The snake waited and preyed on dinosaurs immediately after they hatched.
Scientists writing in PLoS Biology describe the remains of a snake fossilized among dinosaur eggs—and a baby dinosaur. The researchers believe the size of the snake’s jaw prevented it from ingesting eggs whole, so instead, the snake waited and preyed on dinosaurs immediately after they hatched.
The dinosaur that the snake was preparing to dine on was a small titanosaur, a type of sauropod that would have dwarfed the snake when fully grown. Instead, the snake, the baby titanosaur, and the unhatched eggs were all preserved by what the team suspects was a sudden natural disaster some “67 million years ago.”
“It was such a thrill to discover such a portentous moment frozen in time,” noted the Geological Survey of India’s Dhananjay Mohabey, who excavated the fossil. Scientists have named the snake Sanajeh indicus.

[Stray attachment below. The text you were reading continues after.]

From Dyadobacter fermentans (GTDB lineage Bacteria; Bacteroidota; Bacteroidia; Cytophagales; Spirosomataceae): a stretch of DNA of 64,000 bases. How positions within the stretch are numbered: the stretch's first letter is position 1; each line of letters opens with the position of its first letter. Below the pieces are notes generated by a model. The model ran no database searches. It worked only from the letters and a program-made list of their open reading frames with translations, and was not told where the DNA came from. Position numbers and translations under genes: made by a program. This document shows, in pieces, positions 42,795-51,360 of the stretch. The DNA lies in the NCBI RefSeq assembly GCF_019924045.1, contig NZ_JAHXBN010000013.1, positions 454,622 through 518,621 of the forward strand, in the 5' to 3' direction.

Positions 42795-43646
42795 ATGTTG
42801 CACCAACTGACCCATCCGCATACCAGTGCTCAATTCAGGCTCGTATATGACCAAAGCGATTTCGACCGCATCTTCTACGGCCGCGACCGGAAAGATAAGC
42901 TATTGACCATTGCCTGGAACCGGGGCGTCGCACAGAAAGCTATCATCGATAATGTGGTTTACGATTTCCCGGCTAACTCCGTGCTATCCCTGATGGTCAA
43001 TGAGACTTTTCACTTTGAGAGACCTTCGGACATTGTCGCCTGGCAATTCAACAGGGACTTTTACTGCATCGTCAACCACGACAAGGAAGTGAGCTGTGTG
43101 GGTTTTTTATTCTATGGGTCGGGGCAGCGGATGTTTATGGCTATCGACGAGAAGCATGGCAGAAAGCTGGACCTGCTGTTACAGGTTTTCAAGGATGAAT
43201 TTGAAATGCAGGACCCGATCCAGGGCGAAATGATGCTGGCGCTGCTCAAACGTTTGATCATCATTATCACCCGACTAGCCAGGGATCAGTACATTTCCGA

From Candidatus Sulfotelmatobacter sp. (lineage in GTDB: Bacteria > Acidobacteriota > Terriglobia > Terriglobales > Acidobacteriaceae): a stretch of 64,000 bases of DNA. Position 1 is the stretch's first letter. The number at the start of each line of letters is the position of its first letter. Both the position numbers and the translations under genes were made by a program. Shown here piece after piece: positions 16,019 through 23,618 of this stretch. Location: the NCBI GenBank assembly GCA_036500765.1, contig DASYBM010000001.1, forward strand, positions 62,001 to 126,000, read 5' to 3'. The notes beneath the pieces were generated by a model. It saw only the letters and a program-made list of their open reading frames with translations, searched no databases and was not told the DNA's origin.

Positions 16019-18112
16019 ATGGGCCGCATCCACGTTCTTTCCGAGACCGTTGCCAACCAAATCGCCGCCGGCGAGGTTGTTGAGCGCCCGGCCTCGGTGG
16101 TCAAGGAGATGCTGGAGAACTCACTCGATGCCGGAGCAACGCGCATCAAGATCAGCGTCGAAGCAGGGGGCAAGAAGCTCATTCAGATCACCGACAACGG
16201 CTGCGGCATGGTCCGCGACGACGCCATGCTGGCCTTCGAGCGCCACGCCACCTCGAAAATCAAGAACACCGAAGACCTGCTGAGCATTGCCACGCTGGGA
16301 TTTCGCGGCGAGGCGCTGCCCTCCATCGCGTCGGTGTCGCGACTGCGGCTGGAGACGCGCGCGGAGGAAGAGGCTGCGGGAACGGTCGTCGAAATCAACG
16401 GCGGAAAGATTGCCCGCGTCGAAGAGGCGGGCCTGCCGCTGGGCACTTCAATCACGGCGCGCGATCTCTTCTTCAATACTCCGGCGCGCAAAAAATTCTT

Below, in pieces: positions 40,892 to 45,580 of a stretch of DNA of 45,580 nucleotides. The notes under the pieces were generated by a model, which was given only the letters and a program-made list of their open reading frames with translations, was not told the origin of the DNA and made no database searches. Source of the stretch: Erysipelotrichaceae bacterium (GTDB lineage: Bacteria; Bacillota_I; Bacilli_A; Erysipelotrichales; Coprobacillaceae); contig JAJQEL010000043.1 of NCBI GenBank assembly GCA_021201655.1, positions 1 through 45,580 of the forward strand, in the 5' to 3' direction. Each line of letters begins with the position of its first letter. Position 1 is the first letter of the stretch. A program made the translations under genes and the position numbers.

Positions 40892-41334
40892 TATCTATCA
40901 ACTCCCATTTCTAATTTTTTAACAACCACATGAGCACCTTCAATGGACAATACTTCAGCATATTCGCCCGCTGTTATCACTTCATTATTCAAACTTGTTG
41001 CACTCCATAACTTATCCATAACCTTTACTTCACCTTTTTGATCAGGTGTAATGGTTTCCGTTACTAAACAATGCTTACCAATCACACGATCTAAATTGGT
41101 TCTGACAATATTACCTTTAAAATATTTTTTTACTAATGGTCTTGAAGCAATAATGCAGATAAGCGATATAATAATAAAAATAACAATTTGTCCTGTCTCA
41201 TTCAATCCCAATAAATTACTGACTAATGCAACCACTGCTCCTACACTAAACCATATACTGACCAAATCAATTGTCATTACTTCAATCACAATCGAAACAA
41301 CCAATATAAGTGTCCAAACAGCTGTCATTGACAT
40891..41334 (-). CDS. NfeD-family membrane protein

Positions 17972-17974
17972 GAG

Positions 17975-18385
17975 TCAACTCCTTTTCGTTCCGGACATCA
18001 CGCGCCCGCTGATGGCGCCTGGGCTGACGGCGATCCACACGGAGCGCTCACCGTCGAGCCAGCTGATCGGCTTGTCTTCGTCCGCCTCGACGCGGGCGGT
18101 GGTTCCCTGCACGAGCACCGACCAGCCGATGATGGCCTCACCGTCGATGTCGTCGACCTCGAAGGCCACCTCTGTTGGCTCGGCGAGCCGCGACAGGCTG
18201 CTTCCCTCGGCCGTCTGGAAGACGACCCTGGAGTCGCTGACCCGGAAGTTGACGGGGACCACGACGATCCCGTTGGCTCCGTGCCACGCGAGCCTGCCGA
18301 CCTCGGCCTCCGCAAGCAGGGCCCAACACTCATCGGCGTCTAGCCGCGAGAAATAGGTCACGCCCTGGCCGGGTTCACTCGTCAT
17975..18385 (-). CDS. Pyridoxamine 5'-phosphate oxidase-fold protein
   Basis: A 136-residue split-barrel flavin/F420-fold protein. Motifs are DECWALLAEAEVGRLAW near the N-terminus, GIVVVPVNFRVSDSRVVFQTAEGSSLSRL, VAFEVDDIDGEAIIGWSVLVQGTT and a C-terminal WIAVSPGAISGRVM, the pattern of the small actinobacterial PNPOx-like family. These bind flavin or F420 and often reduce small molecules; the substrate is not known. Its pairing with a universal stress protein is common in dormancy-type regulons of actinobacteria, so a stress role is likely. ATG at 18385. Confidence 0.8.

The fossil scene is a fascinating peek at an “ancient” world—perhaps the world as it was just before the Flood, a catastrophic natural disaster that would have instantaneously fossilized many such vignettes of “nature in action.” Without a natural disaster, why would both the snake and the young dinosaur have died simultaneously (allowing a hypothesized slow process of fossilization), and why would the other eggs have remained unhatched? Catastrophic fossilization, the model espoused by creationists, makes the most sense of findings like this one.
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